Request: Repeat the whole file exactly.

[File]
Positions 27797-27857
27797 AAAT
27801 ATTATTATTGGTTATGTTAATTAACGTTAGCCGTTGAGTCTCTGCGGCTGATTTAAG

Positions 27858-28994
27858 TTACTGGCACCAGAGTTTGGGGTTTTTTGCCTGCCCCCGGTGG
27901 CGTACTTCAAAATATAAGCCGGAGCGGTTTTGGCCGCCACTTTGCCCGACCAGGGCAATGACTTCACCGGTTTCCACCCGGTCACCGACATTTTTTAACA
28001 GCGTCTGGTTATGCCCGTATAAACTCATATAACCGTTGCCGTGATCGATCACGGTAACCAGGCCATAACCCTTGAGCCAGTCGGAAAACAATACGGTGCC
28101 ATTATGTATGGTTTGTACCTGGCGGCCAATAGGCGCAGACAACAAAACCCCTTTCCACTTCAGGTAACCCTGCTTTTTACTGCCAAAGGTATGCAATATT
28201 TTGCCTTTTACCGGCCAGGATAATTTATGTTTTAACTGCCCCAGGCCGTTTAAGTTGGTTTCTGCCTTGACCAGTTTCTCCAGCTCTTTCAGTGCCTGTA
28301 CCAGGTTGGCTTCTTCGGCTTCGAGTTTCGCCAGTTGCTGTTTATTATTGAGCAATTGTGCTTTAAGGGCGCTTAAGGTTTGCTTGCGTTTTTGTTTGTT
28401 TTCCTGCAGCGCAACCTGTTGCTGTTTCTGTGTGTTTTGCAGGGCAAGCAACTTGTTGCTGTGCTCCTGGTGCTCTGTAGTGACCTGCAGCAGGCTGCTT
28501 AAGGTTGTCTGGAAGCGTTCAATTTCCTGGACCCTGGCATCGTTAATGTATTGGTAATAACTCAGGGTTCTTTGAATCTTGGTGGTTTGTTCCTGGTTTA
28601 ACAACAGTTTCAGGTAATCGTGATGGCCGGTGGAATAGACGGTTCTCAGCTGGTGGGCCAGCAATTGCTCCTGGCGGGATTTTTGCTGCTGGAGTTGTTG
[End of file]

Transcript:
Positions 27797-27857
27797 AAAT
27801 ATTATTATTGGTTATGTTAATTAACGTTAGCCGTTGAGTCTCTGCGGCTGATTTAAG

Positions 27858-28994
27858 TTACTGGCACCAGAGTTTGGGGTTTTTTGCCTGCCCCCGGTGG
27901 CGTACTTCAAAATATAAGCCGGAGCGGTTTTGGCCGCCACTTTGCCCGACCAGGGCAATGACTTCACCGGTTTCCACCCGGTCACCGACATTTTTTAACA
28001 GCGTCTGGTTATGCCCGTATAAACTCATATAACCGTTGCCGTGATCGATCACGGTAACCAGGCCATAACCCTTGAGCCAGTCGGAAAACAATACGGTGCC
28101 ATTATGTATGGTTTGTACCTGGCGGCCAATAGGCGCAGACAACAAAACCCCTTTCCACTTCAGGTAACCCTGCTTTTTACTGCCAAAGGTATGCAATATT
28201 TTGCCTTTTACCGGCCAGGATAATTTATGTTTTAACTGCCCCAGGCCGTTTAAGTTGGTTTCTGCCTTGACCAGTTTCTCCAGCTCTTTCAGTGCCTGTA
28301 CCAGGTTGGCTTCTTCGGCTTCGAGTTTCGCCAGTTGCTGTTTATTATTGAGCAATTGTGCTTTAAGGGCGCTTAAGGTTTGCTTGCGTTTTTGTTTGTT
28401 TTCCTGCAGCGCAACCTGTTGCTGTTTCTGTGTGTTTTGCAGGGCAAGCAACTTGTTGCTGTGCTCCTGGTGCTCTGTAGTGACCTGCAGCAGGCTGCTT
28501 AAGGTTGTCTGGAAGCGTTCAATTTCCTGGACCCTGGCATCGTTAATGTATTGGTAATAACTCAGGGTTCTTTGAATCTTGGTGGTTTGTTCCTGGTTTA
28601 ACAACAGTTTCAGGTAATCGTGATGGCCGGTGGAATAGACGGTTCTCAGCTGGTGGGCCAGCAATTGCTCCTGGCGGGATTTTTGCTGCTGGAGTTGTTG